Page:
Hackers decide to do something about Trump

Anonymous directs its latest campaign against the Republican presidential candidate for his comments about Muslims. But Trump could prove a tough target for online activists to hurt.

Laura Hautala
Laura Hautala
Laura Hautala Former Senior Writer
Laura wrote about e-commerce and Amazon, and she occasionally covered cool science topics. Previously, she broke down cybersecurity and privacy issues for CNET readers. Laura is based in Tacoma, Washington, and was into sourdough before the pandemic.
Expertise E-commerce, Amazon, earned wage access, online marketplaces, direct to consumer, unions, labor and employment, supply chain, cybersecurity, privacy, stalkerware, hacking. Credentials
  • 2022 Eddie Award for a single article in consumer technology
Laura Hautala
2 min read

Anonymous posted a video message Friday telling Donald Trump his plan to keep Muslims from entering the country is helping ISIS recruitment.

Screenshot by Laura Hautala / CNET

Has Donald Trump awakened a mighty giant?

The vigilante hacking collective Anonymous -- known for attacking ISIS, the Westboro Baptist Church and agricultural biotech giant Monsanto -- said Friday it is targeting Donald Trump, the leading Republican contender for president of the United States. Shortly after the proclamation, the website for the candidate's New York Trump Tower reportedly went offline.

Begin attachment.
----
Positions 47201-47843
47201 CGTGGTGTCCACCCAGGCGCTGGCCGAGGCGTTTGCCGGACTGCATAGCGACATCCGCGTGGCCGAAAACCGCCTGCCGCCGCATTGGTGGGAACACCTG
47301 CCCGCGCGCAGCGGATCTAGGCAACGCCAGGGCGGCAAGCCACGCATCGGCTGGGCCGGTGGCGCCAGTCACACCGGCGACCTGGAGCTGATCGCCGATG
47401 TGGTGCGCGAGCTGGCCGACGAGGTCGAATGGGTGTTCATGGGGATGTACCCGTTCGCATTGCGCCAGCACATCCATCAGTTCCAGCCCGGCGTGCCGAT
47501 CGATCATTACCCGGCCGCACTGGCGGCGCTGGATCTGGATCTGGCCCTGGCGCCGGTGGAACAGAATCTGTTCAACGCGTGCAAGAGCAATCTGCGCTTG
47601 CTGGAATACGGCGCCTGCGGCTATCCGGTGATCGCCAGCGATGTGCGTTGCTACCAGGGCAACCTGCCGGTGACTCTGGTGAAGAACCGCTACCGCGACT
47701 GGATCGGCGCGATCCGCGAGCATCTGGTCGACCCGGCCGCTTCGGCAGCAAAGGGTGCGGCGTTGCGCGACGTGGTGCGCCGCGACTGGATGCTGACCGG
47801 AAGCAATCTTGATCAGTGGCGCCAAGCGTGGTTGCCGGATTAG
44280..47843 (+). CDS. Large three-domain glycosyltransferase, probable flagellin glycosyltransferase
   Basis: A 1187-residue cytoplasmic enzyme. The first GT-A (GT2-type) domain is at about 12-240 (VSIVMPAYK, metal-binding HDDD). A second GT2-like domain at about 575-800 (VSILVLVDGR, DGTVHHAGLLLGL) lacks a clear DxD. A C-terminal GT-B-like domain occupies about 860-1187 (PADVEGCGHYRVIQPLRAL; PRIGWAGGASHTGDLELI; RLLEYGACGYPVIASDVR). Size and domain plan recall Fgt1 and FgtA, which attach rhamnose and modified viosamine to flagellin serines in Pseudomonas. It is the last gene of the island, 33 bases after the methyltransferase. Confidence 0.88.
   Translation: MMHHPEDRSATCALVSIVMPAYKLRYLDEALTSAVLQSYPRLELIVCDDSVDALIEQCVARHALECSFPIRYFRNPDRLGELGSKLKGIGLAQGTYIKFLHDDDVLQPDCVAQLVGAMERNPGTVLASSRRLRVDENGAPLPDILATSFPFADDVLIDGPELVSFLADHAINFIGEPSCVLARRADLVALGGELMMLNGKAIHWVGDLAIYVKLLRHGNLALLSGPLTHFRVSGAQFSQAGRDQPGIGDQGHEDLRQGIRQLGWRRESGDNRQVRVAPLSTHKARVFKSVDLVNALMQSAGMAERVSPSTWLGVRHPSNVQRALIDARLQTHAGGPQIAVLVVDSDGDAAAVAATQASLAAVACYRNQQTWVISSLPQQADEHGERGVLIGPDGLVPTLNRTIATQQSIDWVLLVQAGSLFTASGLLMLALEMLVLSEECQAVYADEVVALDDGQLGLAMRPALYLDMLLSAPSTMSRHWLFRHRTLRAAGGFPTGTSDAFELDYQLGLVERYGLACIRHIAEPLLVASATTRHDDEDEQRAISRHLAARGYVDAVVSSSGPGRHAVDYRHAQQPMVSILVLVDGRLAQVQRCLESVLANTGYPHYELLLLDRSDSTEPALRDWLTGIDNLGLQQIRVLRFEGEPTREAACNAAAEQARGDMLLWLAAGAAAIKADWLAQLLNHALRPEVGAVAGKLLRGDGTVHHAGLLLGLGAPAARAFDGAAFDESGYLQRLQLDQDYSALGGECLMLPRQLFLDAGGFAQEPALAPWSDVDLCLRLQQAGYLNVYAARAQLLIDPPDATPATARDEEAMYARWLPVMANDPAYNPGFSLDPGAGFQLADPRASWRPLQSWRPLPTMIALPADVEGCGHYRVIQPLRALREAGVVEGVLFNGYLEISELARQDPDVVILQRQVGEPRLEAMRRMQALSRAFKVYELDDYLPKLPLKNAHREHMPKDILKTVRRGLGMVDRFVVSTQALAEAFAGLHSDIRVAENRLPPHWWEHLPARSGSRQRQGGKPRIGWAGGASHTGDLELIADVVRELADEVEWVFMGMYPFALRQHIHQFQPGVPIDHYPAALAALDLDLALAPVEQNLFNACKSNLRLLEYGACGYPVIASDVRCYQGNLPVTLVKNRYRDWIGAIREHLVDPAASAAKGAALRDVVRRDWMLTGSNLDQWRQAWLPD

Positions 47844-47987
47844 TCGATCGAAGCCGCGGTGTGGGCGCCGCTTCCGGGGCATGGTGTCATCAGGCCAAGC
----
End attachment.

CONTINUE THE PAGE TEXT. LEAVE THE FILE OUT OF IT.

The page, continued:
A representative for Anonymous, speaking in a YouTube video, said the hackers targeted Trump because he proposed banning Muslims from entering the country, a policy position that drew condemnation and controversy throughout the week.

Trump's statements and policy positions up to now have inspired outrage, blog posts and memes, all of which have become standard fare in American politics.

Now, Anonymous has turned its hacking resources toward publicly attacking a presidential contender.

The Trump campaign did not respond to a phone message and an email requesting comment. CloudFare, a security company named on the Trump Tower website, declined to confirm whether the building website uses its software. The website is back up, after being down for about an hour.

If the reports of Anonymous' success are true, then Trump joins a high-profile list of targets. Anonymous also launched a campaign against ISIS, the Islamic militant group that claimed responsibility for the Paris attacks last month. So far, it has taken credit for shutting down several ISIS Twitter accounts and defacing its online propaganda sites.

Overall, Anonymous' impact on its targets is hard to gauge. ISIS is still an influential presence online, including on Twitter. And other companies trying to stamp out terrorist activity on the Internet have found it challenging.

Trump, like ISIS, receives outsized attention for his savvy use of social media. It remains to be seen whether Anonymous will have any lasting impact on either.